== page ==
Secrets can be agents of destruction, Queen Beza learns after three-hundred years of ruling. Unable to produce an heir, and on the hunt for a sibling who should have never been born, Beza struggles to understand what the Gods and Goddesses have planned for her. Unable to come to terms with past discretions, she pushes away what might be her last chance at love, focusing only on the murder and betrayal going on all around her.
Immortal as Beza might be, she soon finds her life, and queendom crumbling underneath the burden of a brother, so named the lost king, who holds more legitimacy to the throne than she herself. Can she find him before his shadow becomes her devastation?
Kaci Morgan is the author of The Queen Immortal Series. She found her passion for writing later in life, but for the last eight years she has worked on honing the craft to the best of her ability by attending local classes, seminars, and reading books about the craft and in the genre.
As a wife and mother, she feels that writing has helped her to find a sense of purpose, and to understand that hard work and determination are the keys to unlocking our dreams.
Queen Beza and Zola strolled by the pond with Higald following close behind. Beza noticed a woman up ahead walking toward them. There were many people walking the grounds now, but unlike the lackadaisical stroll that the gardens seemed to imbue on everyone, this woman was in a hurry. Higald quickly put himself in front of the queen.
The woman held her hands up and shouted across the quickly closing distance, “I no’ mean any harm to queen! I ha’ waited my whole life for dis moment. I can’t help but be in rush!”
The woman was obviously uneducated, but she seemed harmless enough. “Higald, let the woman see me.” Beza put her hand on his hard shoulder. He stayed put, like a brick wall between Beza and the woman.
“So long as her hands stay up . . . She’s in too much of a hurry,” he responded.
The woman finally reached Beza, and Beza thought she noticed tears in her eyes.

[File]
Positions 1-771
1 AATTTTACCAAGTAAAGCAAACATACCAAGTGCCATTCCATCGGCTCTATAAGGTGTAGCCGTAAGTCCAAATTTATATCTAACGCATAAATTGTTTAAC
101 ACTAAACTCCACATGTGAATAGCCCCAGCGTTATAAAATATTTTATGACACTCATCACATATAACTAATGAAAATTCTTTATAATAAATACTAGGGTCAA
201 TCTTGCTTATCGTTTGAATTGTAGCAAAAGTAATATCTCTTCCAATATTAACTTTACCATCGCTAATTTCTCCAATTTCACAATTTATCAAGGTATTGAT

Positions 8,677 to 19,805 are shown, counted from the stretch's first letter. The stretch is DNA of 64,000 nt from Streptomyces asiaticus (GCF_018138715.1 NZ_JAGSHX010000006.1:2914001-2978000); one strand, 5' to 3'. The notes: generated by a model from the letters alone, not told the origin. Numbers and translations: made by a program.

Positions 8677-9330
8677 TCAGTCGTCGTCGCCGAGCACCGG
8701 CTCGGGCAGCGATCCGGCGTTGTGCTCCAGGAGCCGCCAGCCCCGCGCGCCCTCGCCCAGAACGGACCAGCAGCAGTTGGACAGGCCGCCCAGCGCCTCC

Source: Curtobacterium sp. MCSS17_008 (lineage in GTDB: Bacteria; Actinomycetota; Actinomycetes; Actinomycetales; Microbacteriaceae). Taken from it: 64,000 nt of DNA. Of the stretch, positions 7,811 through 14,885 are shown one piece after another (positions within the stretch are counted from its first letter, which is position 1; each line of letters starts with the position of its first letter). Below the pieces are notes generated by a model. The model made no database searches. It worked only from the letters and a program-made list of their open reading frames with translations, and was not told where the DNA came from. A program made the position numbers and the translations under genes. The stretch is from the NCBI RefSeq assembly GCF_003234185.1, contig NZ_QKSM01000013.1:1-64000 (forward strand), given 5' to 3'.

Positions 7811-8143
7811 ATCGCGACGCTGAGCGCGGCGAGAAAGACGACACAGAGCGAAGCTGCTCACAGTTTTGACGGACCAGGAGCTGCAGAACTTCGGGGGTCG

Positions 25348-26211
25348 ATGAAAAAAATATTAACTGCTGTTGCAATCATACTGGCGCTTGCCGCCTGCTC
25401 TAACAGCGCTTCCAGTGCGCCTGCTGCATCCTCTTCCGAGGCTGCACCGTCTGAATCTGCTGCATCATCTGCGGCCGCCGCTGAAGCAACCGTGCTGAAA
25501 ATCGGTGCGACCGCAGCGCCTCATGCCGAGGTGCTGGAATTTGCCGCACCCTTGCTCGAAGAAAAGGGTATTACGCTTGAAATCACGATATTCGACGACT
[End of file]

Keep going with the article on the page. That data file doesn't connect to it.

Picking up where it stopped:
“Oh, Queen! I do no’ be’ieve this is happen to me.” The woman kneeled at Beza’s feet and kissed the tops of her shoes. When she rose, Beza got a better look at her. Her skin was red and splotchy, she had seven or eight teeth missing, and her auburn hair probably hadn’t ever been brushed. A sour smell emanated from her, and most likely her clothes, including a very smudgy apron, that had not seen a wash since it’s inception.
“I ha’ something for ya,” the woman said. Beza couldn’t place her accent. Maybe she was from down south. Varinus? Grexas? She couldn’t be sure.
The woman reached into her lumpy pocket, which took up nearly half the apron. But before she could pull her hand out again, Higald jumped behind her, grabbed both her arms, and held them behind her back. The woman squealed and squirmed.
“Higald! Let the woman go!” Beza shouted, angry at him for his overreaction. But he did not let go.
The woman’s face blushed a deeper red than her splotches, making her look like a bruised apple. “I so sorry, Queen. I mean ya no harm. I simp’y wish to give ya somethin’,” she replied. “Yer guard can reach in me pocket, but I tend to keep more ’n just change in there.” She laughed, displaying gaps in her mouth. She probably had difficulty speaking for that reason alone.
“Higald.” Beza gestured to him. She shouldn’t have been surprised that he didn’t seem phased in the least by having to hold both of the woman’s wrists in one large hand and reach into the depths of a dirty apron pocket with the other hand.
He first pulled out a half-eaten roll.
“Oh, no’ that,” the woman said to Higald, blushing again. “Tha’s me lunch.”
Higald put the roll in the woman’s mouth, since he was running short on hands, and reached back into her pocket. Beza tried hard to keep from laughing, and from the corner of her eye, she noticed Zola looking at the ground, struggling with the same dilemma. The woman quickly chewed her large mouthful as Higald continued to search. This time he pulled out a small piece of parchment that had been crumpled and stained.
“Ye’ve done it,” the woman replied giddily through the roll. “Tha’s the one, for Queen. I sorry for no’ keepin’ it nice and straight for ya. I ha’ no’ p’ace to keep it other than me pocket.”
Higald held out the parchment to Beza. She quickly took it and attempted to straighten out the creases. As she read the few words on the parchment, her heart thumped. She noticed Zola’s curious eyes trying to look over at the writing. Beza quickly put the paper flat against her chest and looked at the woman. “Where did you get this?” Beza demanded.
The woman swallowed the last bits of roll, her hands still grasped in Higald’s large grip. “Tis a long story, Queen.” Her face turned to an apple again.
Passing citizens slowed, trying to listen in, as they overheard the conversation. Beza’s patience was running thin.
“Let us make our way to the castle. We will get you some lunch, something better than half a roll, and you can explain exactly what this is and how you came across it. Have you shown this to anyone?”
“No, Queen. I canna read much, but I saw the firs’ word and thot the whole thing look to be somet’in’ that belonged to ya.”
“Let’s get back to the castle, then, and quick.”
Higald nudged the woman forward, matching Beza’s pace. Zola struggled to keep up with them, but at this moment, Beza cared about only one thing.
Keeping the parchment a secret.